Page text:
"In a 1972 essay, presidential candidate Sen. Bernie Sanders (D-VT) opined that men fantasized about women being abused. He also claimed that women fantasized about being gang raped."That sounds like a scandal all right!
The problem: It isn't true.
Joseph and, later, Graham are offering up a laughably false characterization of the article, even as, in Joseph's case, he reproduces it, thus debunking himself. Yes, folks, it's yet another case of Don't Believe Your Lying Eyes, a favorite pasttime at the MRC, wherein the org's writers regularly tell their readers to ignore plain words in plain English in favor of their own politically motivated falsifications of same.
The Sanders piece at the center of this faux-controversy is a bit of social commentary about various toxic elements in gender relations, issues that, in 1972, were being brought to the fore by the feminist movement (to which the piece alludes). It's offered, stream of consciousness-style, through a tale of an unnamed man and woman, including dialogue between the characters and a tragic ending.
Joseph focuses only on Sanders' opening lines:
"A man goes home and masturbates his typical fantasy. A woman on her knees, a woman tied up, a woman abused.
"A woman enjoys intercourse with her man -- as she fantasizes being raped by 3 men simultaneously."This theoretical man and woman are what the MRC writers attempt to convert to all men and women, asserting, as Joseph puts it, that Sanders "opined that men fantasized about women being abused" and "claimed that women fantasized about being gang raped." To bolster this misrepresentation, Joseph goes a step further, saying the article is entitled "Men-And-Women." Its actual title, visible in Joseph's own reproduction of it, is "Man - and Woman." Graham gets the title right but keeps the misrepresentation and adds some of his own, referring to the article as "an essay that Sanders wrote in February 1972 about the 'typical' rape fantasies of men and women." In reality, the word "typical" is only used in connection to the specific fantasy of that particular theoretical man (just as quoted above) and the article isn't "about" this at all -- the article briefly questions from whence such urges may have arisen then moves on. Joseph says his misrepresentation of those opening lines represent "[Sanders'] thoughts on male and female sexuality" and "[Sanders] early views on sexuality," while Graham calls them "Bernie's unique sexual theories."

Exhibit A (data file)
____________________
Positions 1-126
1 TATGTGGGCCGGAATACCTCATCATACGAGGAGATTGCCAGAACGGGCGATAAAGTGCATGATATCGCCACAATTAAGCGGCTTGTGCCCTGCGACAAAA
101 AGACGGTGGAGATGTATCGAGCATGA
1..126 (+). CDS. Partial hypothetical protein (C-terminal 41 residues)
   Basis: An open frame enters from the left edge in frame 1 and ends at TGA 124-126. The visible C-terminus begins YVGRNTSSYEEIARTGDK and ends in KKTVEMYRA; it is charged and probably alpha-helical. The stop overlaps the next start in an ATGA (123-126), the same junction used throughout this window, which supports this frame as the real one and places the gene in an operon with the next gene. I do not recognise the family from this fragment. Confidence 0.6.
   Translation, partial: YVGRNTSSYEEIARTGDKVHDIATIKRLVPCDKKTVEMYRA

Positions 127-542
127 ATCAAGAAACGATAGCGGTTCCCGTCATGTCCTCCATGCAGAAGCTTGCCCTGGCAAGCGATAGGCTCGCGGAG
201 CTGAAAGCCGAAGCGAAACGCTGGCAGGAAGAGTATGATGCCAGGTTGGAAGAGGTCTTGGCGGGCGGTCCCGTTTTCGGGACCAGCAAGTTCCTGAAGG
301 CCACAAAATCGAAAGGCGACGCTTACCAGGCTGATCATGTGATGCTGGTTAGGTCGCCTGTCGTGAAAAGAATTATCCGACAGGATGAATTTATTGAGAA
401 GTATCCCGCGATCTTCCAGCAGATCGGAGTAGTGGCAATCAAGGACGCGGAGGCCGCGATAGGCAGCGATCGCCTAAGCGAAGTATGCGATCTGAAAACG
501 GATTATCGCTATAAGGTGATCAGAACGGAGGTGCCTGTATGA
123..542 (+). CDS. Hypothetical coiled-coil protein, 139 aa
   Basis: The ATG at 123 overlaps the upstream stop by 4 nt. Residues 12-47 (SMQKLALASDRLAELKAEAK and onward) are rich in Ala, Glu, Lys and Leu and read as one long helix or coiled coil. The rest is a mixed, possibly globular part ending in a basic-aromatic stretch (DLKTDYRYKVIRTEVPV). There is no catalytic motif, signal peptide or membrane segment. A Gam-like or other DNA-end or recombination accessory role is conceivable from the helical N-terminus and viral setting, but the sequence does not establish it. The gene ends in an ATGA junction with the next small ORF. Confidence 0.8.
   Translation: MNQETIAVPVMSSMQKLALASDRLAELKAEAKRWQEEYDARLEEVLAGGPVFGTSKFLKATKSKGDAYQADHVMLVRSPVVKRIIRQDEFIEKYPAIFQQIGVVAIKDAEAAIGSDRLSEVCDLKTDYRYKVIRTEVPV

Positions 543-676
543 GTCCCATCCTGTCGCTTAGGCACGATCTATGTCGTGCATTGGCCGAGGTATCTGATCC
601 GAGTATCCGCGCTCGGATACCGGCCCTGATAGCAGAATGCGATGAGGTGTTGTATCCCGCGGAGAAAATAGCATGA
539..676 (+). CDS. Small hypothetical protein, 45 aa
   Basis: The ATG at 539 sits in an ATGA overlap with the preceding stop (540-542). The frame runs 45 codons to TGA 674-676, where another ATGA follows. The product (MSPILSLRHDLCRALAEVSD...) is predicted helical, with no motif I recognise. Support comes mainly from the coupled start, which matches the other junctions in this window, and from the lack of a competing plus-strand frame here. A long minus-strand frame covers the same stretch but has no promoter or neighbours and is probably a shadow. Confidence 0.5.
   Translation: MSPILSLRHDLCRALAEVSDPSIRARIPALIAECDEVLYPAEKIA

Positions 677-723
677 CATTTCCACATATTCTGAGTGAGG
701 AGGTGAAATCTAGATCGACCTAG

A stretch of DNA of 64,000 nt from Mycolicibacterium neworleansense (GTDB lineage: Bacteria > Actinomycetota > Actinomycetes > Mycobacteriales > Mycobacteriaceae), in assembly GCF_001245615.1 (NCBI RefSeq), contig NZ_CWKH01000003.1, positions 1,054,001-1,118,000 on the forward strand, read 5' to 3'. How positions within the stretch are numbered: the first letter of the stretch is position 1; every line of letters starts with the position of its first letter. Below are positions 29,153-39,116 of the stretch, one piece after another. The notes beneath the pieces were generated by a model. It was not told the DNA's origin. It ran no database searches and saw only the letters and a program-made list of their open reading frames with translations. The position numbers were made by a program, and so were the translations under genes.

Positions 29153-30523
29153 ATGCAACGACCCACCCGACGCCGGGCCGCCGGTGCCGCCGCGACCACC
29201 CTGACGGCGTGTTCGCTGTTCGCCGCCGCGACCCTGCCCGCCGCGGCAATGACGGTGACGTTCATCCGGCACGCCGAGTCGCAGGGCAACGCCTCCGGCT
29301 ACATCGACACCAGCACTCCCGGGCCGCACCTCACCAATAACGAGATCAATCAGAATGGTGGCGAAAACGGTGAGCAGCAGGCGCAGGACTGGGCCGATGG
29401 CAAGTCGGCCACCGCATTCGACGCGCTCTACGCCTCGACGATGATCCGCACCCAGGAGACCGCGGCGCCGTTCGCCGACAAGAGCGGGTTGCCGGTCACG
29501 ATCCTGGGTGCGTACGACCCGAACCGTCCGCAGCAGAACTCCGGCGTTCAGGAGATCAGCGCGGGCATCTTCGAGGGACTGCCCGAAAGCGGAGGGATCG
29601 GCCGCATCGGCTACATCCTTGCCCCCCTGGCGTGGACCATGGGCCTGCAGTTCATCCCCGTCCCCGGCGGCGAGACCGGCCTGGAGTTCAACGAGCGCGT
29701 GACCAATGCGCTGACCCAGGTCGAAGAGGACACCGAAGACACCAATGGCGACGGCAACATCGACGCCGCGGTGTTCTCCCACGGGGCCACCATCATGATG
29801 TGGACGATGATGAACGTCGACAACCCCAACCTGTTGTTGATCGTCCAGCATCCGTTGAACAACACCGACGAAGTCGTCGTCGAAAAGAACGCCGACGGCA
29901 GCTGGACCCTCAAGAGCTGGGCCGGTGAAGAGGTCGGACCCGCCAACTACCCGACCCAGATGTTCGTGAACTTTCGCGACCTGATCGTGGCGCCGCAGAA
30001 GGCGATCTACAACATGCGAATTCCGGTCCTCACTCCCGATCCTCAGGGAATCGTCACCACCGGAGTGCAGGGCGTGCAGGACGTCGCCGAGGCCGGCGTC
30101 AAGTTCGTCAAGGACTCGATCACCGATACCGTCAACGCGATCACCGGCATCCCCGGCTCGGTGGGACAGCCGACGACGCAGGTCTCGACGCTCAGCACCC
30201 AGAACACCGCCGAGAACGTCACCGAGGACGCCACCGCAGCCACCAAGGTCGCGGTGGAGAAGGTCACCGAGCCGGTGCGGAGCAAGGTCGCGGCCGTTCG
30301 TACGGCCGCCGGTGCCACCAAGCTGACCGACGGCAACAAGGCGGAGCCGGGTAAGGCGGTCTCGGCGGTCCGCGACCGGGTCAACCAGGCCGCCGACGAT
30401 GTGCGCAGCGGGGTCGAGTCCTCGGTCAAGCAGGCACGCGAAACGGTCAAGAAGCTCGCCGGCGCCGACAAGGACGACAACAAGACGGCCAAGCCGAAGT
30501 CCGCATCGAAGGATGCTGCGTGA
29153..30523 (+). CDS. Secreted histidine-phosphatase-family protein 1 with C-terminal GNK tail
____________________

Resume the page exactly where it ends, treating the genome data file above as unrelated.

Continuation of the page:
Joseph's article is particularly slimy. He writes, "Sanders didn't specify as to how he had gained such a deep understanding of the male psyche," adding that "in terms of his understanding of female sexual fantasies, Sanders provided similar insight... It is unclear where Sanders acquired his early expertise on male and female sexual desires." And:
"Perhaps Sanders gets a pass due to his early work at a psychiatric hospital (No, he wasn't a patient.)..."And so on.
In standard Conservative Persecution Mode, Joseph asserts that "what is clear is that had Ted Cruz or Rick Santorum wrote something along these lines--even 40 years ago--the media wouldn't stop talking about it for weeks." Graham approvingly quotes this, then writes, "The proof of that assumption is the Todd Akin hullaballoo of 2012" (Joseph alludes to Akin as well). Back then, Missouri GOP Senate candidate Akin, when asked if abortions should be denied to even rape victims, stated that, in cases of "legitimate rape," the female body has ways of preventing impregnation. As could be expected, a firestorm of coverage and condemnation ensued. And, contrary to Graham's assertion, if Sanders ever says anything that moronic and outrageous, the same will happen to him. That hasn't happened here and, unfortunately for Joseph and Graham, most people who have no reason to suspect their own eyes do believe what they see, which means this non-story is probably going nowhere.
 Graham also asserts that "Mother Jones dropped a little bomb on the Bernie Sanders campaign," as if MoJo had offered up some bombshell report. In reality, the MoJo piece draws no special attention to the Sanders article; it's merely reproduced as an example of something Sanders had written when, at that point in his life, he was doing some freelance journalism. Notably, Graham doesn't link to the MoJo article.
The Sanders article:
Previous entries in this series:
Tim Graham: Don’t Believe Your Lying Eyes on Steve Schmidt
Jeffrey Meyer: Don’t Believe Your Lying Eyes Redux
Lying Eyes 3: Shepherd Tries To Mislead the Sheep
Lying Eyes 4: Whitlock Says Don’t Trust ‘Em On Obama Remarks
[This article was written for MRC Watch, a blog that is rather skeptical whenever the Media Research Center suggests its eyes are lying.]